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October 13, 2008
Ten Reasons the Stock
usual the mainstream media has done a great job of sensationalizing the
dramatic drop in the stock market over the last two weeks. As usual,
they have done a poor job of reporting many of the reasons it is
The emergency financial rescue legislation passed by Congress less than
two weeks ago was never intended to be an instant cure for our ailing
economy, but some people have criticized the package because it was not.
Wake up people! This is not a movie. This is real.
Here are 10 factors driving down the domestic stock market:
resetting their lending guidelines.
companies (Fortune 1000) are revising their fourth-quarter earnings
outlook downward. Stockholders are expecting this.
large companies may suspend their fourth-quarter dividend payout to
conserve cash, and they may make sizeable job cuts.
portfolio managers are attempting to cut their losses, out of panic and
fear of not knowing where the bottom is going to be.
fund managers are trying to maximize their cash, because they are trying
to sustain pension payments.
businesses are trying to hang in there until the credit market thaws out
before being forced to start laying people off.
of the emergency $700 billion (plus tax extenders and pork) rescue
package have not been implemented yet.
uncertainty and panic selling are contributing to a downward snowballing
markets are experiencing the same effects, which impacts our domestic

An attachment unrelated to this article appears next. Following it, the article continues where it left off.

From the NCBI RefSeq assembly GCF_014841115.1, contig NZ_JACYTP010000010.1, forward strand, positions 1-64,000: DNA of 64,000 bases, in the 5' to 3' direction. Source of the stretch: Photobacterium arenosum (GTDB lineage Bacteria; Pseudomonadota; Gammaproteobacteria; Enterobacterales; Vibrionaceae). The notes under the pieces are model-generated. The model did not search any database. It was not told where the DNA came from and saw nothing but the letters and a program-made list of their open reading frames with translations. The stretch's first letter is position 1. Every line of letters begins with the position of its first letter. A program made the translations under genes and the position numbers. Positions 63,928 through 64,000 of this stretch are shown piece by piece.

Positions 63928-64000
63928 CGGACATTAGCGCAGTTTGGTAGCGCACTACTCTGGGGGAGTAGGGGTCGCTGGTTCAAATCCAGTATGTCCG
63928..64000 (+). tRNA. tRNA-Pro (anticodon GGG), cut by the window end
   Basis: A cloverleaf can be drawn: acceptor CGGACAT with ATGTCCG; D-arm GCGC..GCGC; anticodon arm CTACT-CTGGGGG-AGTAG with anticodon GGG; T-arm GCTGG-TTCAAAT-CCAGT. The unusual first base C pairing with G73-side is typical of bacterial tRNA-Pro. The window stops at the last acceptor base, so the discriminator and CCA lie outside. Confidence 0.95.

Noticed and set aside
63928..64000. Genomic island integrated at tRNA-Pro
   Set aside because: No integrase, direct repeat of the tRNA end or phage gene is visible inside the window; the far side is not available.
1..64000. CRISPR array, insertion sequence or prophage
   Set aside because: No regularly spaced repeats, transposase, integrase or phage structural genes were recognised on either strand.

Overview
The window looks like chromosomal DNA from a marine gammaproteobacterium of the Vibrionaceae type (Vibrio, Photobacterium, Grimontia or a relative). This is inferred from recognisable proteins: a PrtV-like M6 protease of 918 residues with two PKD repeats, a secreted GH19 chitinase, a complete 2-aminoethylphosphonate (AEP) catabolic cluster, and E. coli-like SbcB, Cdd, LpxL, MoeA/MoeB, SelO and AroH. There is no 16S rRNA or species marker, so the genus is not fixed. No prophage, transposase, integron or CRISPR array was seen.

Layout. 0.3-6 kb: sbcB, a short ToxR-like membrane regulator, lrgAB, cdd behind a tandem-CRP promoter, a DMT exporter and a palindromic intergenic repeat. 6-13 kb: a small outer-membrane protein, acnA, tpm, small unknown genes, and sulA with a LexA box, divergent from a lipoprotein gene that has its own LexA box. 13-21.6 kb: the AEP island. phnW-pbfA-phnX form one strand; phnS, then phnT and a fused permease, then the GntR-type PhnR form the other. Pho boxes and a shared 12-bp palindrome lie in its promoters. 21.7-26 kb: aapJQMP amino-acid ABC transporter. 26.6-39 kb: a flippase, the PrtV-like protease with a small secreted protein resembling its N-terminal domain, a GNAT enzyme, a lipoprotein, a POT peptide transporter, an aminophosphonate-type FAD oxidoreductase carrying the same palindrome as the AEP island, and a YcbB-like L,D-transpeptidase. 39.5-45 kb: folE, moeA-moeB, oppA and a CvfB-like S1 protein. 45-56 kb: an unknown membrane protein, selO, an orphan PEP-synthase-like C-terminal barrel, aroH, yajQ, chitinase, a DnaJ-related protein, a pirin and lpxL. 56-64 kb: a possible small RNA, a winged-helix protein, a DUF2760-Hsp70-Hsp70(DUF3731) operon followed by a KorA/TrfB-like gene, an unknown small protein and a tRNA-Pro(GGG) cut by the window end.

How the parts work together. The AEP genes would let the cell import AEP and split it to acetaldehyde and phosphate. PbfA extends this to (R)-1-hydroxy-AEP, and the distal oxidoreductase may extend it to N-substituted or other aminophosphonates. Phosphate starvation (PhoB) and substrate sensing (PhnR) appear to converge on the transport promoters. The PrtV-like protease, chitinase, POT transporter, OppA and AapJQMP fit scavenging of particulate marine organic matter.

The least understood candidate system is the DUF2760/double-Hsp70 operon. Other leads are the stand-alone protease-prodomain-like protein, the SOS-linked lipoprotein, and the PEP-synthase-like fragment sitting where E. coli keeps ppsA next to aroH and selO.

markets and vice versa.
a general negative outlook for 2009 due to the poisonous political tone
in Congress, and negativity in the presidential campaigns.
These are just some of the more obvious factors driving the stock market
down. Some of the not-so-obvious reasons are risky financial
instruments, called derivatives, which are used by financial
Over-valued and bundled mortgage-backed securities are examples of such
derivatives, which have backfired and imploded on some lending
institutions’ balance sheets.
Can we say Fannie Mae and Freddie Mac?
until a month ago, most of Main Street America didn’t even know what
Fannie and Freddie were, but now they do. And they are learning more and
more about them every day, and the role they have played in setting off
the national financial crisis.
The stock market will bottom out sooner rather than later, because there
is real value in millions of real products and services, which are being
produced and provided by real businesses and most importantly, real
It’s called economic resiliency.
Businesses large and small, banks, credit unions, mortgage companies,
stock market traders, portfolio managers and investors are all
redefining “business as usual”.
Lending institutions will start lending again, businesses will readjust
their operations, consumers will keep buying stuff, and we will begin to
bounce back when a collective calm starts to offset some of the fear and
irrational decisions by some people in the financial markets.
The U.S. economy has more economic resiliency than any other economy in
the world, because of our free markets system, ingenuity,
entrepreneurial determination, and the underlying winning will of the
have been shaken, but not stirred.
© 2008 North Star
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